Photo: Martin Figura
Trying to make a garden
out of bird branches, nettles, dry grasses,
a wooden shed with slatted sides,
falling down and into itself.
Trying to alive a garden
out of weeds and light through leaves,
to grow a garden, to mound a garden
out of sycamore keys and thistle-prickle.
Trying to Christmas a garden, to Easter a garden
to flap a wing of a garden through
the stiff soldier arms of the trees,
to tangle a garden out of roots and worms,
to fox and owl a garden,
to slither a garden out of shadow,
to meow it, to cats-eye it out of night,
to hold a garden in a palm of light.
Trying to uncover a garden.
to mountain a garden out of goose grass, meadow-shine,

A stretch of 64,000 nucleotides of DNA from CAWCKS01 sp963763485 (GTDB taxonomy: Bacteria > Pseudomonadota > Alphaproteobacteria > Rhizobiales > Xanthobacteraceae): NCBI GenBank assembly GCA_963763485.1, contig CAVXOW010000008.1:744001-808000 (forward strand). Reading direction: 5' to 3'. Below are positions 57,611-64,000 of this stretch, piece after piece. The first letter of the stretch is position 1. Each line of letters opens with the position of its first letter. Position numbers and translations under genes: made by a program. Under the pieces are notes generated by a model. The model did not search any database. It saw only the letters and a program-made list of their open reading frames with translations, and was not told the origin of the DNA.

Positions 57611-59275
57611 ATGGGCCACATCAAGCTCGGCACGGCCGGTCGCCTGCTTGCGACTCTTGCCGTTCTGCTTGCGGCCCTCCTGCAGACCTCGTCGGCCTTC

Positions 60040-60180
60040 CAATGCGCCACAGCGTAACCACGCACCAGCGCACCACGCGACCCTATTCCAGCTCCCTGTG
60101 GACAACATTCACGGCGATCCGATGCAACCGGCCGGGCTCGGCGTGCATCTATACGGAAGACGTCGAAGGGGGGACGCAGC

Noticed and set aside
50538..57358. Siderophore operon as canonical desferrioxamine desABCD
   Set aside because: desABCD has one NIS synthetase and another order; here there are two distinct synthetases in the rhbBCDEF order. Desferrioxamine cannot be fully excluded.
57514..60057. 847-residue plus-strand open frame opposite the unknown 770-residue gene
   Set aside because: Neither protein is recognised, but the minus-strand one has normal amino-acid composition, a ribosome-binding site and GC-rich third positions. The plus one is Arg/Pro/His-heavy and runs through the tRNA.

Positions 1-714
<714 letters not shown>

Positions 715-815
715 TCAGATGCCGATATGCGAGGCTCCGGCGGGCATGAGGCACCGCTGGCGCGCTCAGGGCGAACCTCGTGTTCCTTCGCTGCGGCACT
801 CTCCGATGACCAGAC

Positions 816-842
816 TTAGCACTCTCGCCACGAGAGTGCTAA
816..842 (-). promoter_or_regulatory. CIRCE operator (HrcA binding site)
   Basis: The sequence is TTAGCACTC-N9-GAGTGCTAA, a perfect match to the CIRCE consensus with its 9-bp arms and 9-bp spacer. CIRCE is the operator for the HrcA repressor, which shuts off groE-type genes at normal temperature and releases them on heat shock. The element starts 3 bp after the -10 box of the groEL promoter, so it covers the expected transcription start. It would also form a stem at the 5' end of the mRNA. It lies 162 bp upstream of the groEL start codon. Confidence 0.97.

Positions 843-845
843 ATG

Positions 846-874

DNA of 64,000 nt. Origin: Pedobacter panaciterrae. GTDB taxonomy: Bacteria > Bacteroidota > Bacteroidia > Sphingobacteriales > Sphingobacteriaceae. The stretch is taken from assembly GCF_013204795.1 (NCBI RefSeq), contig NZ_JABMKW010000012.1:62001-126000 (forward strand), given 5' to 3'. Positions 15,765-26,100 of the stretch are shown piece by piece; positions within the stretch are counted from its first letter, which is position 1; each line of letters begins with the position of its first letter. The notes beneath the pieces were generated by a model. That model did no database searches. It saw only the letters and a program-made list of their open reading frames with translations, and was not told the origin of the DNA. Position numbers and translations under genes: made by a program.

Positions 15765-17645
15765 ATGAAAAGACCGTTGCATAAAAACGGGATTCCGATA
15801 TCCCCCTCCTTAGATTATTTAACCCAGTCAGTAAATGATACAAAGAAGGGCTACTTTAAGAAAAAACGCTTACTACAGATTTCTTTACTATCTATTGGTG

to weave a garden from stalk and stem,
from crows’ wings and cloudlight.
A Bird Inside
I wear a bird inside me:
a badge pinned to my heart,
drops of blood flower
where its pin pierces.
The bird inside me
opens its beak wide and sings:
I am full to the brim
with tweets and whistles.
I am made of spring
and I am raining,
wings feather my ears.
They are building
their nests inside my chest,
my head is full of grubs and worms.
Today I am blackbird,
tomorrow I will be all owl,
wearing a necklace of mouse skulls.
Julia Webb is a graduate of UEA’s creative writing MA. In 2011 she won The Poetry Society’s Stanza competition and in 2014 she was shortlisted for the Poetry School/Pighog pamphlet prize. She is a poetry editor for Lighthouse – a journal for new writing and she teaches creative writing. She has had work published in numerous journals/anthologies including Magma, Poetry Salzburg Review, Interpreter’s House, Other Poetry, Obsessed With Pipework, The Rialto and Antiphon. Her first collection Bird Sisters will be published by Nine Arches Press in spring 2016